Wilkinson worries, Tindall apologises

England's Mike Tindall speaks to journalists during a media session in Auckland. Photo:  REUTERS...
England's Mike Tindall speaks to journalists during a media session in Auckland. Photo: REUTERS/Stefan Wermuth
England flyhalf Jonny Wilkinson remains an injury concern despite a scan showing no serious damage to his forearm, manager Martin Johnson told reporters at a news conference dominated by the off-field activities of centre Mike Tindall on Sunday.

Wilkinson, whose drop goal won the 2003 World Cup, had another disappointing evening with the boot in England's stuttering 16-12 victory over Scotland, before coming off the field clutching his right arm.

The victory ensured England won Pool B and will meet France in the quarter-finals next Saturday, but Wilkinson has struggled throughout the group stage and an injury concern was the last thing he or Johnson would have wanted.

"Jonny got scanned last night on his upper forearm and it didn't show anything," Johnson told reporters in Auckland on Sunday.

"And while that is good news, obviously it is a little bit of a worry, so we will need another day or so to see where he is and if he will be available for the weekend," he added.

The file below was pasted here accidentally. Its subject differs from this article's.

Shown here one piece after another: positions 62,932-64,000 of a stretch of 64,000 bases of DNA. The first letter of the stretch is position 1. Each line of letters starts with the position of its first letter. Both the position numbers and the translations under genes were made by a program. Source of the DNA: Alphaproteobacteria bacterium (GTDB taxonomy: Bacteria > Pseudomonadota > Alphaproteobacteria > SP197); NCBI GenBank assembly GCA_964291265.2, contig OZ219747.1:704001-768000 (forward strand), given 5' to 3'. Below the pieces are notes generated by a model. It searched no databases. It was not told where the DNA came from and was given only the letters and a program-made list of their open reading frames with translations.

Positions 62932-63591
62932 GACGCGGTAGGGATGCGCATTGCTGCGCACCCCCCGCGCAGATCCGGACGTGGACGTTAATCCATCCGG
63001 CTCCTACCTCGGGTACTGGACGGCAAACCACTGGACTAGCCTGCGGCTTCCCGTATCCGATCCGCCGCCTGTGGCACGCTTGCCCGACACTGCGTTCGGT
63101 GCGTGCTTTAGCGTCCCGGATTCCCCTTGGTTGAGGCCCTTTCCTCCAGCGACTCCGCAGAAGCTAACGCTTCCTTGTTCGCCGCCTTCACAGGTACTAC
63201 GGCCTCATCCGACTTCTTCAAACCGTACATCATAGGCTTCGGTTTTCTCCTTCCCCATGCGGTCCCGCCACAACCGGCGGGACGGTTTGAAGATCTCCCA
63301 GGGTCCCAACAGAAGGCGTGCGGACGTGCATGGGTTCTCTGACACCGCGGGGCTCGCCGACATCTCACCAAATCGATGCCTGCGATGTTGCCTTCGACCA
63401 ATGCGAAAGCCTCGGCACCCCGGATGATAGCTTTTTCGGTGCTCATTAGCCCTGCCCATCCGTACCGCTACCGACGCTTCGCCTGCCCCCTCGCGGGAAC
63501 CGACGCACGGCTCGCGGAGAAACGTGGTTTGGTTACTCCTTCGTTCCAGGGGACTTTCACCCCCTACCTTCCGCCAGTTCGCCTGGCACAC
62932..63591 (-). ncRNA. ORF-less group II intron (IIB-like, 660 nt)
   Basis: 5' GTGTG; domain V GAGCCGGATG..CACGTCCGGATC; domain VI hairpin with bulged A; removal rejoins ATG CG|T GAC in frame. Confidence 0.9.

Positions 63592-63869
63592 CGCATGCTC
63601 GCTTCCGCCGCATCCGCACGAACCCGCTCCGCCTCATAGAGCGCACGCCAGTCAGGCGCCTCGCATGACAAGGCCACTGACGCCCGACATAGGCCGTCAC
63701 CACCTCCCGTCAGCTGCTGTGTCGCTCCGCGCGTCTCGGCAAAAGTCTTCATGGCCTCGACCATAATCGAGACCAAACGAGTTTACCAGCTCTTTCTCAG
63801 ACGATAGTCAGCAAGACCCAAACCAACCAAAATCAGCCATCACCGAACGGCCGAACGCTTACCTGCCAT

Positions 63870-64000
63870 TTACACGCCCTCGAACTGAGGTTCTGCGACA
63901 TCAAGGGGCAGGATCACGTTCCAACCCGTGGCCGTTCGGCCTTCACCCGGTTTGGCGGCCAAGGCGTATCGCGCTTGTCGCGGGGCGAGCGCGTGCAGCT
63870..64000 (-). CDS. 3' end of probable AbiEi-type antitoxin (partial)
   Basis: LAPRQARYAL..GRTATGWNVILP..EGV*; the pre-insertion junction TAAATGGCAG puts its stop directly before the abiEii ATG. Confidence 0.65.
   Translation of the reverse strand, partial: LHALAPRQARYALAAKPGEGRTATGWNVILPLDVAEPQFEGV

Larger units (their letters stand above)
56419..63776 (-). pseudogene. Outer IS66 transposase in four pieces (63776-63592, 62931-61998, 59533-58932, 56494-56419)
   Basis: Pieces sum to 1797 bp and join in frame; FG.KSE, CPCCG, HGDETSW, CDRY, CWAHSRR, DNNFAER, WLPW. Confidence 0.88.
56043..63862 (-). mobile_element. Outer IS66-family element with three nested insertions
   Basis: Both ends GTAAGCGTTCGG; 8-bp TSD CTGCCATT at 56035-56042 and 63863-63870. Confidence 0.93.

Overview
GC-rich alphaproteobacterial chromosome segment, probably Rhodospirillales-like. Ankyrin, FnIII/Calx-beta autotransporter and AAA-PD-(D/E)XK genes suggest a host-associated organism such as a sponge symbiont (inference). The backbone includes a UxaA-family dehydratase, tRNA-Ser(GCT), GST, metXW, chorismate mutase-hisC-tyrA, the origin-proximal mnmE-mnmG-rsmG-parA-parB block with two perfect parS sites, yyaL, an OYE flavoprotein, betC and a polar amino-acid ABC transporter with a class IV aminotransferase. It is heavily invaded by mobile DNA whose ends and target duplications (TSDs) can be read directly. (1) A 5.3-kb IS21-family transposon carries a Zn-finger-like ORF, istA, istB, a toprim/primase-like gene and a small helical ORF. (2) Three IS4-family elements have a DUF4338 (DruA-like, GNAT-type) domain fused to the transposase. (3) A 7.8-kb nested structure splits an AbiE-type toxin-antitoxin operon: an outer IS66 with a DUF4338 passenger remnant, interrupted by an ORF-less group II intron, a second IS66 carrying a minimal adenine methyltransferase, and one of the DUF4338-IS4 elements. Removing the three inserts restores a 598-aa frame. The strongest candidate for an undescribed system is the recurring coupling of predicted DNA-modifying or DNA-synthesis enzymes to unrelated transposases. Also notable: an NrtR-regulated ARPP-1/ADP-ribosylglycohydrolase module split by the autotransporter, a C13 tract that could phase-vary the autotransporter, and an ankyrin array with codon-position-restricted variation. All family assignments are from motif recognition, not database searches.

Tindall, who suffered a dead leg during the Scotland match, is another injury concern but there was far more interest in another rash of media stories about his night out in Queenstown on Sept. 11.

Tindall changed his version of events in a statement to British media after more stories appeared in Sunday's UK papers, but Johnson insisted it was just a simple mistake.

"His recollection on his whereabouts that night was inaccurate and he has issued a statement apologising. He did not mean to mislead anybody," Johnson added.

"The statement said he was inaccurate in his recollection as to his specific whereabouts. He did not mean to mislead anyone or orchestrate a cover-up.

"It was just an error on his behalf. He got his recollection of the evening wrong," he continued.

England and Johnson now face a France side in the quarter-final who are not without problems of their own following a shambolic 19-14 loss to Tonga on Saturday.

Despite England defeating their Gallic opponents in both the 2003 and 2007 World Cups, Johnson is well aware of the danger the French side pose particularly when underestimated.

"It is situation normal with them. Who knows? That makes them dangerous," the 41-year-old World Cup winner added.

"There is a feeling that they might be flying under the radar and there are a few teams under the radar and we may be one. Australia (may be one)," he added.

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